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Cowboys 2016 Draft: Carson Wentz At #4 Is A Reach, But Dallas Should Take The Risk

The North Dakota State quarterback is a rising star and should be a first-round selection but #4 is too high for the FCS product. That being said, here is why Dallas should still roll the dice.

Butch Dill-USA TODAY Sports

Carson Wentz has all the tools you look for in a NFL quarterback. He is big at 6'5" and 235 pounds. His intelligence, both on and off the gridiron, is beyond question and he has the arm to make all the throws and the vision to be able to see the entire field even as the pass rush closes in on him. In addition, he has the athleticism to make things happen with his feet when nothing develops downfield. In short, Wentz looks like a professional quarterback.

He also has a track record of putting in the type of work that is needed to fully grasp the intricacies of the offense that he is called upon to run. These traits combined with his leadership abilities are what has Wentz moving up draft boards. He is a solid first-round talent. Still, there is a  question that must be asked - "Is Carson Wentz a top five prospect?" Based on his positives the answer would be a conditional yes, depending on how he shows at the combine.

What would keep him from being a top-five talent?

The first thing that must be considered is that Wentz played his college ball against FCS competition. He proved to be a winner among winners at that level, but lets face it, the talent level in FCS is not the same as it is in the SEC. There will be a learning curve to factor in. There is for any rookie quarterback. That curve will be even steeper for Wentz.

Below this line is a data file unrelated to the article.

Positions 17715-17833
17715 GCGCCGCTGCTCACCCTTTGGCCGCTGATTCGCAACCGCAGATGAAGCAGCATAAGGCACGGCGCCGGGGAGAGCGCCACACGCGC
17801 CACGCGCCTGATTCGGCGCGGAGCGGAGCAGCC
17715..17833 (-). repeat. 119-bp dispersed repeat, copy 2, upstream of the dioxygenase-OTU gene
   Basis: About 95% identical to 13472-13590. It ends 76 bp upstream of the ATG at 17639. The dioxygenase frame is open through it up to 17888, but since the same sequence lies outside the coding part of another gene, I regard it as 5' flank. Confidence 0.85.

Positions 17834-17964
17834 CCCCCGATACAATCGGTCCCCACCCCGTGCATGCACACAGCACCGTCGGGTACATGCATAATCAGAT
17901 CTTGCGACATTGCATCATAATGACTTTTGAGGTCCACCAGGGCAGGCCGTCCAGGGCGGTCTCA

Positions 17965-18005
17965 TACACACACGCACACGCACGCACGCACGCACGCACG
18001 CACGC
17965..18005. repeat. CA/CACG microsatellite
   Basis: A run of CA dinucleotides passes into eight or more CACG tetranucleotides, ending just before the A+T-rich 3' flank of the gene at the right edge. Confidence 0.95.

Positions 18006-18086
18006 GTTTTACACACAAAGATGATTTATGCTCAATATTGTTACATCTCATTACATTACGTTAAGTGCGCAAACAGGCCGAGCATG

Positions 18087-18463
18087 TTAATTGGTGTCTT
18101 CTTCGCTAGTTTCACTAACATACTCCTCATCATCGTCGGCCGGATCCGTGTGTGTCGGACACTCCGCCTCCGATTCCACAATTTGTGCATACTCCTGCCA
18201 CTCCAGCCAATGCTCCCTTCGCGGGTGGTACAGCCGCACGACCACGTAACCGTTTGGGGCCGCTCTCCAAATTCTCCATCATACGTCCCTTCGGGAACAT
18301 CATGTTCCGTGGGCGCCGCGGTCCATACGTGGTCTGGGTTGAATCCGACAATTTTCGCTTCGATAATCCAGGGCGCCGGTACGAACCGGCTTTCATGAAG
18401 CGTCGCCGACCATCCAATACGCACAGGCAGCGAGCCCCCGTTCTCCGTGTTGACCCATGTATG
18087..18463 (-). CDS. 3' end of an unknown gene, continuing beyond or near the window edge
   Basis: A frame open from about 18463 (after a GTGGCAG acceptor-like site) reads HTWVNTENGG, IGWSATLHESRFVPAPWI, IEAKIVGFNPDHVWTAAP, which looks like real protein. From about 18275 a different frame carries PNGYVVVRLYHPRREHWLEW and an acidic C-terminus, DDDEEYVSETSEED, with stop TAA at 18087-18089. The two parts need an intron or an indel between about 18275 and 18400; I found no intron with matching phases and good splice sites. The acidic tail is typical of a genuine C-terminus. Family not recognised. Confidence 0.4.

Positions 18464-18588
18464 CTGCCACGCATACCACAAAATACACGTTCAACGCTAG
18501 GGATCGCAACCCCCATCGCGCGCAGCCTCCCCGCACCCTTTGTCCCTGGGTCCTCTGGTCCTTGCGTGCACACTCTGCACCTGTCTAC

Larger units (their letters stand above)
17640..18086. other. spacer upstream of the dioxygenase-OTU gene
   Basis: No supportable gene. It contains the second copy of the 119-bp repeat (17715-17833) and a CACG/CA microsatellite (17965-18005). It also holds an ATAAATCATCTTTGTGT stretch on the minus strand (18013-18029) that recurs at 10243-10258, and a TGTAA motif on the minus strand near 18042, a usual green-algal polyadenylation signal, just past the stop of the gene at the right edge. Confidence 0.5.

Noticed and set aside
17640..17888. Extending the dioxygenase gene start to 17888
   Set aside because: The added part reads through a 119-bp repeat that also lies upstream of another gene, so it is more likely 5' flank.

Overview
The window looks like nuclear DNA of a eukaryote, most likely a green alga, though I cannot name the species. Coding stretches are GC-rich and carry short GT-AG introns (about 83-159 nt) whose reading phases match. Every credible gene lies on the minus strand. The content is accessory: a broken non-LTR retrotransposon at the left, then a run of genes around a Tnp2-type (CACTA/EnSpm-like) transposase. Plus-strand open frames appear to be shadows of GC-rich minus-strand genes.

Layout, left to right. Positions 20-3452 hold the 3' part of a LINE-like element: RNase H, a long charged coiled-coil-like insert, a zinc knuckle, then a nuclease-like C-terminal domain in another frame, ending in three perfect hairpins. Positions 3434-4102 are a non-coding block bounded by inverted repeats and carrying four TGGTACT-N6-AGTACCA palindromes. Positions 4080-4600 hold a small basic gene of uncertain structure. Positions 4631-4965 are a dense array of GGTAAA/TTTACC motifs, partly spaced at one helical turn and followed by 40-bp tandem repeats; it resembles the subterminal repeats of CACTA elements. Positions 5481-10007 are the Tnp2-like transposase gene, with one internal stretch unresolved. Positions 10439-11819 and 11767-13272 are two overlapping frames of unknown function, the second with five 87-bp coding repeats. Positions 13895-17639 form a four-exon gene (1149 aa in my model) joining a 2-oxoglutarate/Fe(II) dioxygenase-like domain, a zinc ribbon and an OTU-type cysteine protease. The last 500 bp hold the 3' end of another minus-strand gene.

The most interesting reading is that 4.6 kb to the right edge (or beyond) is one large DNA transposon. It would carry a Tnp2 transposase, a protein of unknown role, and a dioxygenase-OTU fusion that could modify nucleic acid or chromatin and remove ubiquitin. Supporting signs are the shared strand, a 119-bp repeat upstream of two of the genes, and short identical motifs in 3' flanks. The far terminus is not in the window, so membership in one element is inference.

He has adapted well thus far. Moving up to face some tougher competition at the Senior Bowl, he did not disappoint. Wentz made the transition with little difficulty, but he still has more to prove. As a quarterback he would benefit from a "redshirt" season or two in the NFL.  There are still many things for him to learn before he is ready to deliver at the level a fourth-overall pick is expected to deliver.

Not only is Wentz lacking in experience against competition at the highest level, his resume is more than a little thin in experience, period. He was undersized as a high school player and only had one season of starting experience at that level. For his first three seasons on campus at North Dakota State he was a backup. This includes his redshirt year. Carson became the Bison starter at the beginning of his junior year. During his senior season he missed half the season due to a broken wrist.

Carson displays some tendencies common to young passers with limited exposure. He tends to lock into receivers in some situations rather than making his progressions. He also tends to force the ball in those situations. This can be overcome with coaching and development. Wentz also needs time for that "little clock in his head" to calibrate itself. That too will come with experience.

A fair grade for Carson Wentz would have him coming off the board somewhere between 15-20. The NFL is not a fair world and quarterback is one of the positions that is valued above others. He could come in to the league right now and take over the helm of an offense if that was what was required of him, but unlikely to take a team to the next level this soon. What he is best suited for in the immediate future is to fill the role of being the quarterback who could come into the game and help to maintain a competitive footing. For that there is a glaring need in Dallas.

Just as an actor does not play Hamlet in his first stage performance, but eventually grows into the role, so to would Carson Wentz grow into the job as the starting QB in the Cowboys organization. With Tony Romo as mentor for a couple seasons and with the tutelage of offensive minds like Jason Garrett, Scott Linehan, and Wade Wilson to guide him through the learning process, Wentz can be the answer to avoiding the dearth that the franchise experienced between Aikman and Romo.

The Cowboys are in an unexpected position to take advantage of a high draft pick to pair with a plethora of other talented players in their prime. Opportunities like this do not come along often, and the team cannot afford to let this one pass. The number four selection is a little high considering what the player is right now, but not overly so. With the potential reward of being able to move from franchise quarterback to franchise quarterback seamlessly dangling in front of them, it is time to consider rolling the dice.

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